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Pew Study Shows More Americans Are Relying On Social Media For News – Quartz

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Social media and the news have a dysfunctional marriage, but they just can’t part.

A new poll suggests that while more Americans rely on social media than ever before, they aren’t particularly happy about how much control platforms have over the information they consume. The Pew Research Center released a report on October 2 that found that 55% of adults in the US get their news either “often” or “sometimes” through social media. That’s an 8% jump from last year and is the first time a majority of adults polled by Pew say social media plays a significant role in their messaging habits.

Almost every news agency, from small town newspapers to national news networks, has a presence on social media these days. But Facebook’s mysterious newsfeed algorithms and the various programs that platforms like Twitter and YouTube use to rank certain content against others arouse suspicion among readers. More than 62% of respondents said social networks have too much control over the messages people see, and 55% said social media’s efforts to rank or prioritize certain messages are “a worse mix “From generating messages.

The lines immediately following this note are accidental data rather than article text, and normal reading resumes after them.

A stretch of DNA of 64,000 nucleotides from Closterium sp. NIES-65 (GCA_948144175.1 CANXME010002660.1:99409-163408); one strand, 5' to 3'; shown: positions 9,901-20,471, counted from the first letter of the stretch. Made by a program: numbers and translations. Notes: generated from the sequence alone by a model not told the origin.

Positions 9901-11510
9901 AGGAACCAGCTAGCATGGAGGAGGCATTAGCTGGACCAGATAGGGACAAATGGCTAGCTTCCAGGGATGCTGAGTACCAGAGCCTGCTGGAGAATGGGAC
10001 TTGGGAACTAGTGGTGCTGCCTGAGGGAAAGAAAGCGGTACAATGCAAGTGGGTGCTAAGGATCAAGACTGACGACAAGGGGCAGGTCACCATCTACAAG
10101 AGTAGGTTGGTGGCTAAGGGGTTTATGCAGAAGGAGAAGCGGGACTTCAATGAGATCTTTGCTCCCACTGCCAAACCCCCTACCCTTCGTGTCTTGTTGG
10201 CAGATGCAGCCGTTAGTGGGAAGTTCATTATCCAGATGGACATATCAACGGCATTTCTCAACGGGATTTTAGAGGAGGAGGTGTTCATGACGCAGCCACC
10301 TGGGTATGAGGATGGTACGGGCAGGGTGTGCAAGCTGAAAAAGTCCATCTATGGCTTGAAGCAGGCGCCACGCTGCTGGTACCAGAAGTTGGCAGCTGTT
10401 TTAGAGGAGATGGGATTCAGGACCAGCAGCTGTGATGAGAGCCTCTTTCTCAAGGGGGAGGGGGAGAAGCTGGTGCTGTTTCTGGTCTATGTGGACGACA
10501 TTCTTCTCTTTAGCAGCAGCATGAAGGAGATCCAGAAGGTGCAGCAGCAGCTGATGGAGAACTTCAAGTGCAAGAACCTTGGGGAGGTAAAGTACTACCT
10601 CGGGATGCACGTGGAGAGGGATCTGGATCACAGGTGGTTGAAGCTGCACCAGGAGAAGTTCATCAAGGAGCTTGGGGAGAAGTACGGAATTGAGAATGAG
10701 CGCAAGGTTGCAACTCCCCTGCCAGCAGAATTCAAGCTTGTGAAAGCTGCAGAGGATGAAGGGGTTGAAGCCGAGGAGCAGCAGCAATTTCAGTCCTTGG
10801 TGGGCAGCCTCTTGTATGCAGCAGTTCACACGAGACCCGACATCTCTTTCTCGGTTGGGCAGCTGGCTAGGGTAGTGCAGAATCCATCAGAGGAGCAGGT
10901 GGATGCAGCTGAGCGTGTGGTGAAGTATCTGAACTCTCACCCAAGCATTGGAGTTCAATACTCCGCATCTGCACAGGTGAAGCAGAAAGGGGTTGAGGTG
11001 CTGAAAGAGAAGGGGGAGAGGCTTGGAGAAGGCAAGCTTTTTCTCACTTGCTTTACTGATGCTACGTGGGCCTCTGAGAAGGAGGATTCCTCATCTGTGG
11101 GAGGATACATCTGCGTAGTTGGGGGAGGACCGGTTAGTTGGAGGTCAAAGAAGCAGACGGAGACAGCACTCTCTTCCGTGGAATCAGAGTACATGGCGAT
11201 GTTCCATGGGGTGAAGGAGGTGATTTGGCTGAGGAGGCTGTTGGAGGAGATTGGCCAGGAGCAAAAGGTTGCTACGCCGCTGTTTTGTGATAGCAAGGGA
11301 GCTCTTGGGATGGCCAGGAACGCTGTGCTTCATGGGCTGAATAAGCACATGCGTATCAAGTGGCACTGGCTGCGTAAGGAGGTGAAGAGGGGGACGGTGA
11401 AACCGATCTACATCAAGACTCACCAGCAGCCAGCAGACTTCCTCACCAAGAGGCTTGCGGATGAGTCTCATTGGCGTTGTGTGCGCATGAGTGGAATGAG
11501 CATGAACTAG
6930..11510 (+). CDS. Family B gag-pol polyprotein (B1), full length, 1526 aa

Every major social network (with the exception of Tumblr) saw an increase in users who rely on news compared to last year.

Falsehoods and misinformation are still a serious side effect of news consumption on social networks, which are still extremely difficult to moderate. Over 80% of respondents said that inaccurate news is at least a “moderate problem” when consuming news on social media.

Paul Barrett, assistant director of the NYU Stern Center for Business and Human Rights, who wrote a report on misinformation and social media, said the Pew report indicates a disturbing confluence of trends. “Americans are getting messages from social media sites more and more, even though a large percentage of Pew respondents say they are wary of whether those messages are biased or sensational,” Barrett told Quartz via email. “This is a recipe for cynicism and increased political polarization.”

Despite increased scrutiny and calls for more regulation, platforms are not afraid to work with news agencies. Facebook plans to launch a new, separate news section for its app at the end of October. The platform is currently in talks with several high-profile news publishers, according to The Wall Street Journal. Soon, users may see even more messages on social media, whether they like it or not.

This post originally included a chart comparing 2018 and 2019 Pew data, which has been removed since the organization changed its methodology.

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